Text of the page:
Should You Get a 7 Weight Fly Rod?
The 7 weight fly rod is often overshadowed by its bigger and more popular sibling, the 8 weight. Why is this?
That's because the 8 is largely regarded as the standard of versatility within the range of "heavier" fly rods. Ask a question like "what is the best all-around fly rod size for saltwater?" or "I already have a 5-weight, what other rod should I get?" and the 8 weight is often the go-to answer. There's absolutely no denying its usefulness, but it kind of bugs me when the 7 weight is so often ignored. Grrrrrrr.
With 6 and 8-weight rods seeing such widespread usage, the 7-weight is seen as somewhat of an "in between" rod size. For me, it has always been much more of a PRIMARY rod size in my arsenal.
My very first fly rod back in the early 90's was a used 7-weight Daiwa paired up with a Scientific Anglers System 1 fly reel. At the time I knew next to nothing regarding the nuances of choosing a rod based on species, conditions, lines, etc, but for some reason that rod weight really stuck with me back then. In fact, I've owned a 7-weight of some type for just about the entire time span since!
Is a 7-weight fly rod right for you? What is a 7-weight fly rod good for? Here are some points to consider...
Casting: I consider the "heavier" fly rod segment to start at the 7-weight and go up from there. This is where you really get away from rods geared more towards trout and lighter freshwater fishing and fully break into the rods meant for saltwater and more demanding freshwater fishing. That's why all good 7-weight rods I've ever seen come equipped with fighting butts, yet not all 6-weights do because they kind of straddle the line between the lighter and heavier categories.
With a 7-weight being on the lowest end of this heavier segment as I view it, this rod size offers a lot of capability but with increased casting enjoyment. When put up against a comparable 8-weight setup, a good 7-weight should offer a little lighter feel. However, this can obviously get thrown off if you start changing reels and line types. A combo that feels lighter, even if the difference isn't drastic, is more enjoyable to use. I've always favored not just physically lightweight setups, but light tackle fishing in general, so I typically gravitate towards a bit lower line weight if it's practical.
On top of all this, a 7 can still handle casting in a modest wind and has no problem with decently-sized streamers and some weighted flies. If you've always fished an 8, you might really like a 7 and find it gets the job done just fine.
Smaller Fish: Catching fish on a fly rod is fun no matter what, but using a lighter line weight setup makes the experience even better. Remember the reference to light tackle fishing a few sentences ago? If your go-to rod for heavier applications is an 8-weight, using a 7 will offer a different experience and amplify the fight of a smaller fish even more. With this said, these rods are no slouches when it comes time to get down to business. A quality 7-weight has a good amount of grunt and if your fish-fighting technique is sound, it's not hard to whip a big fish.
Softer Presentations: Granted, the difference here may not be huge, but dropping down to a WF7F line as opposed to a comparable WF8F gives me a slightly softer presentation which I think helps a lot, especially in shallow water sight-fishing situations when the wind is down. Any advantage can help when the fish are skittish, and a lighter line not only lays down on the water more quietly, but the lighter rod matches better to a lighter tippet if you choose to drop that down a size or two.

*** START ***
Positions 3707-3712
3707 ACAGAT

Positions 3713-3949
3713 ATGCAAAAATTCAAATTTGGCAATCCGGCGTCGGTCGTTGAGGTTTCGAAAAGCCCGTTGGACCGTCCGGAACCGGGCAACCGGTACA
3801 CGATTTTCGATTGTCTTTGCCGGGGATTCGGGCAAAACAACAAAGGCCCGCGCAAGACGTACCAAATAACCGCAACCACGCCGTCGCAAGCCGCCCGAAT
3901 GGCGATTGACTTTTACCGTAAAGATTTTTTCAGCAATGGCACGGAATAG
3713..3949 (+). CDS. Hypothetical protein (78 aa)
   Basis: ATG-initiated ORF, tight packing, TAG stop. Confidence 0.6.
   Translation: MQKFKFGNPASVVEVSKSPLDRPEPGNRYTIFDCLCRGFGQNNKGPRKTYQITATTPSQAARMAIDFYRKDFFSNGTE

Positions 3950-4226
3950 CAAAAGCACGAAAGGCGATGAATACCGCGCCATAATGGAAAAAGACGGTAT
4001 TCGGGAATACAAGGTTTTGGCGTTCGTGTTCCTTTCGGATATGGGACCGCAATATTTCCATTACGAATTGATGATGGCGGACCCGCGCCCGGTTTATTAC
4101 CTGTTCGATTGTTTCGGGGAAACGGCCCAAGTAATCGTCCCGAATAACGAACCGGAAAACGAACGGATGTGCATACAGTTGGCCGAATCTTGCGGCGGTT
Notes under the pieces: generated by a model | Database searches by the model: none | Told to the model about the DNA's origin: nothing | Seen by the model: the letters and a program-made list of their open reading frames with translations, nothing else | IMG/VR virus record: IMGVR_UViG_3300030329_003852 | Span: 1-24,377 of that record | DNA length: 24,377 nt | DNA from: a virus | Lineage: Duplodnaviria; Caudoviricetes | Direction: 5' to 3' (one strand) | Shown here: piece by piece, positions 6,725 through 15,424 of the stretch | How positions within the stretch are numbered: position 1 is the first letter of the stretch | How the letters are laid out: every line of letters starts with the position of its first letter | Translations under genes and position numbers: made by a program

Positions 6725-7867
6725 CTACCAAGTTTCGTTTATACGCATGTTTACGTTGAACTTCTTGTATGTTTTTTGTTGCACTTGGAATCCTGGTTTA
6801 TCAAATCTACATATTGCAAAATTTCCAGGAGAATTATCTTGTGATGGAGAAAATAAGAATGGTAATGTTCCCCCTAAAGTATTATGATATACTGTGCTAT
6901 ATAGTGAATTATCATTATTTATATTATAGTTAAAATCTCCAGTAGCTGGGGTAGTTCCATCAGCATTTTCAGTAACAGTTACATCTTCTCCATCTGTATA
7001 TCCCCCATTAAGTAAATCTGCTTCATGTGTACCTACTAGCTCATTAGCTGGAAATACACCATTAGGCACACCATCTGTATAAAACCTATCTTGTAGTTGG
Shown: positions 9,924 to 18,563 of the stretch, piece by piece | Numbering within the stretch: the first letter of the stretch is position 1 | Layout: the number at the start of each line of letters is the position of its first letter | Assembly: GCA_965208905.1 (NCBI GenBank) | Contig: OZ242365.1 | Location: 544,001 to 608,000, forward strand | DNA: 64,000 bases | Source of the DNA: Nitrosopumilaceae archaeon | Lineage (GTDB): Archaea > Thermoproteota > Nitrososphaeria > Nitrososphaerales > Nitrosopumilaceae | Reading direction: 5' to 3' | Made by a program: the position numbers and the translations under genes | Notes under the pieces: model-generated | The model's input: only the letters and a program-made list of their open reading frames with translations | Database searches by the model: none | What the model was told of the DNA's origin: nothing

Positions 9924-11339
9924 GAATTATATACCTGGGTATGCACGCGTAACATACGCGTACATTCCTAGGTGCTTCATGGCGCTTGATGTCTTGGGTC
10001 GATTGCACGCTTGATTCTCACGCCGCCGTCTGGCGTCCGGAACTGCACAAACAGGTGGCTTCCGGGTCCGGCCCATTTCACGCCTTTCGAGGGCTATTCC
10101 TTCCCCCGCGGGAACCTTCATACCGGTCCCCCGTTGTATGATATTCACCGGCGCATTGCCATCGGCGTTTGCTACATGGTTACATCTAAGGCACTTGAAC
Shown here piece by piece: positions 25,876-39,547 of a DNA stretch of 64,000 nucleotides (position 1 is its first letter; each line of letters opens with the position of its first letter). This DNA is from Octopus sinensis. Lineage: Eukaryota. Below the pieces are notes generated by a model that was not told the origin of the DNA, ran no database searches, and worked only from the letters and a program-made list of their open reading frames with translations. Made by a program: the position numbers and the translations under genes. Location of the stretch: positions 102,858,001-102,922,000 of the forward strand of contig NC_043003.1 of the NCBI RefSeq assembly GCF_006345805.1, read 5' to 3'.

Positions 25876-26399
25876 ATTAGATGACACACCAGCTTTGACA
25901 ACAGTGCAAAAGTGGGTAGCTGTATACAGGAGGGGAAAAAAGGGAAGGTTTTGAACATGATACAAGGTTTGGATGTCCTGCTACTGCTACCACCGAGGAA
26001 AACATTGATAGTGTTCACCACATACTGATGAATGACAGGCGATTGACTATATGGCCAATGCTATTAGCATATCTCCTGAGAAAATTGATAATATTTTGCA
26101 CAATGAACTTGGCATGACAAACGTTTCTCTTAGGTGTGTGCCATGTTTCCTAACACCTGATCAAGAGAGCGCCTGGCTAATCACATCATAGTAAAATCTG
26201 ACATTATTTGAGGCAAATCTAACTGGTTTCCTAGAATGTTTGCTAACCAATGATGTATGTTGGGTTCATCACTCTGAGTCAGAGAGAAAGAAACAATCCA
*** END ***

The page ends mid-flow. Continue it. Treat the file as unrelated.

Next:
A lot of species and scenarios are perfect for a 7 weight. Off the top of my head, here's a rundown of some ideal applications...
Streamer fishing for big trout, freshwater bass from open water to modest cover, steelhead, smaller salmon, carp, snook, redfish, bonefish, baby tarpon, and schoolie stripers.
Keep in mind this is just a generalization and that fly size, fish size, and conditions also must be considered. If you're in Louisiana throwing a crab fly at a 30-pound redfish in a gusty 20-knot wind, you'll want something heavier. Fly fishing for bass in open water with 7-inch-long streamers? You'll also want to step up the rod/line size not necessarily for the fish, but simply to help cast that beefy fly.
If you can only get one rod for a multitude of heavier applications, the 8-weight is a solid recommendation...but the 7 should not be instantly overlooked as a viable option.
However, and I've mentioned this before, if you can do it, I really like the two rod approach. What has always worked well for me for heavy freshwater and general saltwater duty (not talking big game fishing here!) is a 7 and a 9 weight, thus skipping the 8 altogether. Am I saying this is what you need to do? No, but I personally find it ideal.
The 7 is great for a little more fun and finesse on days when the wind isn't too bad or flies aren't huge, while the 9 is great to pick up if the wind increases or if you need to handle big flies, larger fish, or when casting around structure and thick cover. I like the fact that I can dial things in a bit better with those two sticks rather than just going for the blanket approach of an 8-weight. Of course, the more rods you own the more versatile and better prepared you'll be, but the 7 and 9 have served me very well for many years and I've never felt the need to change.
While the 7-weight may not always get the love that it deserves, it's one of the handiest fly rods you can own and just a really enjoyable size. Whether it's your sole rod for heavier applications or it is complimenting a neighboring rod size, the 7 is extremely versatile and truly valuable!
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